Enabling High-Performance Onboard Computing with Virtualization for Unmanned Aircraft Systems
Abstract: Unmanned Aircraft Systems (UAS) have gained increasing popularity in both academia and industry, as reflected by its wide range of applications in search and rescue, package delivery, fire detection and so on. In these applications, computation-intensive tasks such as image processing are often fulfilled by offloading the tasks from the UAS of limited processing capabilities to the powerful ground stations or cloud servers. However, the vulnerable air-to-ground communication link of limited bandwidth can cause significant transmission delays or even failures. To address this issue, delay-sensitive tasks should be performed directly onboard of UAS. In this study, we explore suitable microcomputers and virtualization techniques to enable high-performance onboard computing for UAS. In particular, the capabilities of various microcomputers were first analyzed and compared from the aspects critical to UAS onboard computing, which provides guidelines for microcomputer selection. Two representative virtualization schemes, the Kernel-based Virtual Machine (KVM) and Docker, were then implemented on a selected microcomputer Jetson TX2, which equip UAS with powerful resource management capabilities. To understand the impact of the two virtualization techniques on the performance of UAS, extensive experiments were conducted to evaluate their performances from various aspects that are critical to UAS operations, including computing, networking, and isolation, etc. The results show the promising performance of Docker over KVM in computing, networking, and isolation of most hardware resources, as well as the weakness of Docker in security. Moreover, to understand the benefits of virtualization in facilitating real UAS applications, various UAS applications including image processing, object tracking and distributed computing were also investigated. To the best of our knowledge, this is the first work in the literature that systematically investigates the microcomputer selection and virtualization for UAS.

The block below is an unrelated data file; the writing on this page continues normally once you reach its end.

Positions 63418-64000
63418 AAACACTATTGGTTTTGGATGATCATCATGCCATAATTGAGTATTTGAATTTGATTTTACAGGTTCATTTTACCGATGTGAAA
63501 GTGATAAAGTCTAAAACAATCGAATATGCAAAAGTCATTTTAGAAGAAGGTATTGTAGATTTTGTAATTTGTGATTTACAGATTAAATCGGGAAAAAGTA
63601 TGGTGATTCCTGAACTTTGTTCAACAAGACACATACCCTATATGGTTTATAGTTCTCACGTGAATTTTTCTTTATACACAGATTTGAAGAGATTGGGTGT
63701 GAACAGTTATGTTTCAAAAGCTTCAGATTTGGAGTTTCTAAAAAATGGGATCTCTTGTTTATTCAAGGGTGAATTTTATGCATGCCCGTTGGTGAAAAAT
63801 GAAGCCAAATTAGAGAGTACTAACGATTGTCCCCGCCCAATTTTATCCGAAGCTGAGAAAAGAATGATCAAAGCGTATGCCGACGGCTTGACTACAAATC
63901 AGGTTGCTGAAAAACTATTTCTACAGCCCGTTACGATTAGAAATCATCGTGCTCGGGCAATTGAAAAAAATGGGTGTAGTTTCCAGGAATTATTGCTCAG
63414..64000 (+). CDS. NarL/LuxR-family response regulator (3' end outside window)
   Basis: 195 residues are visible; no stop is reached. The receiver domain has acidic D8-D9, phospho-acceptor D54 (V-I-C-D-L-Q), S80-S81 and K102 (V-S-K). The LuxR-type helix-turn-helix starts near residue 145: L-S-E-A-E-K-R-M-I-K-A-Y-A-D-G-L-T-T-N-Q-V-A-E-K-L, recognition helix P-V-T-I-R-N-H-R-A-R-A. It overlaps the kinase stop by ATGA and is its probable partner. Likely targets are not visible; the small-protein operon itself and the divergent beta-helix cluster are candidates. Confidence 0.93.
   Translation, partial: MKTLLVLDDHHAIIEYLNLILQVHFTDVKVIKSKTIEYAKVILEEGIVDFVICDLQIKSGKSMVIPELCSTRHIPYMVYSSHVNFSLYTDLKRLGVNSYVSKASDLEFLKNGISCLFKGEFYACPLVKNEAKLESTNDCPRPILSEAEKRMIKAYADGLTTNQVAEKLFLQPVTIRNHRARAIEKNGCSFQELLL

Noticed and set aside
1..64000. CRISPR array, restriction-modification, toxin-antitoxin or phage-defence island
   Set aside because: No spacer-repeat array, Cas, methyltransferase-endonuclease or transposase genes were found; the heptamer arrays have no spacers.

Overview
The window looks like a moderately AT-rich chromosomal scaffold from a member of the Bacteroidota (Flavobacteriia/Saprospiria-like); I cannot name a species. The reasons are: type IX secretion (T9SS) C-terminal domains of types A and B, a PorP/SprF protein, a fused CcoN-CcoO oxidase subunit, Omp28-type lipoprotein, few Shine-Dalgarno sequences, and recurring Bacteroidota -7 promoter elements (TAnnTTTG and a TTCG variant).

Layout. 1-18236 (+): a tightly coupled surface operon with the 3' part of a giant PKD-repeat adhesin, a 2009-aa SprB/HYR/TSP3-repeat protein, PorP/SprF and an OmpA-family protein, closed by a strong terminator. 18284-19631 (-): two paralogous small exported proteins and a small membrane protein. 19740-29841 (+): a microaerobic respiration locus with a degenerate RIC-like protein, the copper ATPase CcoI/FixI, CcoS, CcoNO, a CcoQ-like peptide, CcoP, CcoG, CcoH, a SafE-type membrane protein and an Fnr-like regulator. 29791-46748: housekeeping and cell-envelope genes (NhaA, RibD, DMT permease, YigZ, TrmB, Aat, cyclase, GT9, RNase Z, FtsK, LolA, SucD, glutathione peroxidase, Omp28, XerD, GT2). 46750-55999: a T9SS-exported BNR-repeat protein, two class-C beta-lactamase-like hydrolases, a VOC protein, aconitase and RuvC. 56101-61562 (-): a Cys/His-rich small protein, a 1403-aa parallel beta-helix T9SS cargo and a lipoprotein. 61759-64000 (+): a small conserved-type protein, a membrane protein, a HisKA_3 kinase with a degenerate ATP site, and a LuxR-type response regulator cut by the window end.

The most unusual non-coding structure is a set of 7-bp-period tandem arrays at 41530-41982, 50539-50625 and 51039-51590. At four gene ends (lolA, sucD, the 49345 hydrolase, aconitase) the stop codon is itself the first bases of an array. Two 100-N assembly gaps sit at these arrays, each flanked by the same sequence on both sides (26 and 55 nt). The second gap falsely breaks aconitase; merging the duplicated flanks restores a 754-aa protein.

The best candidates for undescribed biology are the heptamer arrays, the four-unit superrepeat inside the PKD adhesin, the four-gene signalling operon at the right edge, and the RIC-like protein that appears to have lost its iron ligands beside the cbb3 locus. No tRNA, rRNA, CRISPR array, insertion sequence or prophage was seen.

Baoqian Wang* and Junfei Xie
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